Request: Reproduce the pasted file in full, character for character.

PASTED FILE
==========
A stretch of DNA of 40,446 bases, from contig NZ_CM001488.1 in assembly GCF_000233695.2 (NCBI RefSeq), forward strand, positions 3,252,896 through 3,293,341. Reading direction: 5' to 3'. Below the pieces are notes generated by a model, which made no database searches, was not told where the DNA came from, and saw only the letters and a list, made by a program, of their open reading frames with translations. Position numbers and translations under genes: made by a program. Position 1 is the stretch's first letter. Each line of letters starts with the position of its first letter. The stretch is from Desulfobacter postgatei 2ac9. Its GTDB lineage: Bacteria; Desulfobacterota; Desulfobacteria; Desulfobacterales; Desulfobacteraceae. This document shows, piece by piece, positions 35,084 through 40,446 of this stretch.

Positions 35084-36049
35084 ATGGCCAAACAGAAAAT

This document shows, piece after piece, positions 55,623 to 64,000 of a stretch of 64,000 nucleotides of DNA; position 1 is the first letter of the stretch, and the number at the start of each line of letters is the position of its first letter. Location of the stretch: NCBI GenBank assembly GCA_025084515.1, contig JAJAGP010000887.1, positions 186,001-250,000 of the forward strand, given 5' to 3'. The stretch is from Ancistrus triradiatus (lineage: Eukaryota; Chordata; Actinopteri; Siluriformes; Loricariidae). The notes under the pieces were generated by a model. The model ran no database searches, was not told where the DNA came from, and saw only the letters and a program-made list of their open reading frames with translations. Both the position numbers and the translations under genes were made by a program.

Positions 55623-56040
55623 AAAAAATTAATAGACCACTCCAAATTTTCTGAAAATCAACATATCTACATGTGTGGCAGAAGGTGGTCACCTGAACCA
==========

A stretch of DNA of 40,446 bases, from contig NZ_CM001488.1 in assembly GCF_000233695.2 (NCBI RefSeq), forward strand, positions 3,252,896 through 3,293,341. Reading direction: 5' to 3'. Below the pieces are notes generated by a model, which made no database searches, was not told where the DNA came from, and saw only the letters and a list, made by a program, of their open reading frames with translations. Position numbers and translations under genes: made by a program. Position 1 is the stretch's first letter. Each line of letters starts with the position of its first letter. The stretch is from Desulfobacter postgatei 2ac9. Its GTDB lineage: Bacteria; Desulfobacterota; Desulfobacteria; Desulfobacterales; Desulfobacteraceae. This document shows, piece by piece, positions 35,084 through 40,446 of this stretch.

Positions 35084-36049
35084 ATGGCCAAACAGAAAAT

This document shows, piece after piece, positions 55,623 to 64,000 of a stretch of 64,000 nucleotides of DNA; position 1 is the first letter of the stretch, and the number at the start of each line of letters is the position of its first letter. Location of the stretch: NCBI GenBank assembly GCA_025084515.1, contig JAJAGP010000887.1, positions 186,001-250,000 of the forward strand, given 5' to 3'. The stretch is from Ancistrus triradiatus (lineage: Eukaryota; Chordata; Actinopteri; Siluriformes; Loricariidae). The notes under the pieces were generated by a model. The model ran no database searches, was not told where the DNA came from, and saw only the letters and a program-made list of their open reading frames with translations. Both the position numbers and the translations under genes were made by a program.

Positions 55623-56040
55623 AAAAAATTAATAGACCACTCCAAATTTTCTGAAAATCAACATATCTACATGTGTGGCAGAAGGTGGTCACCTGAACCA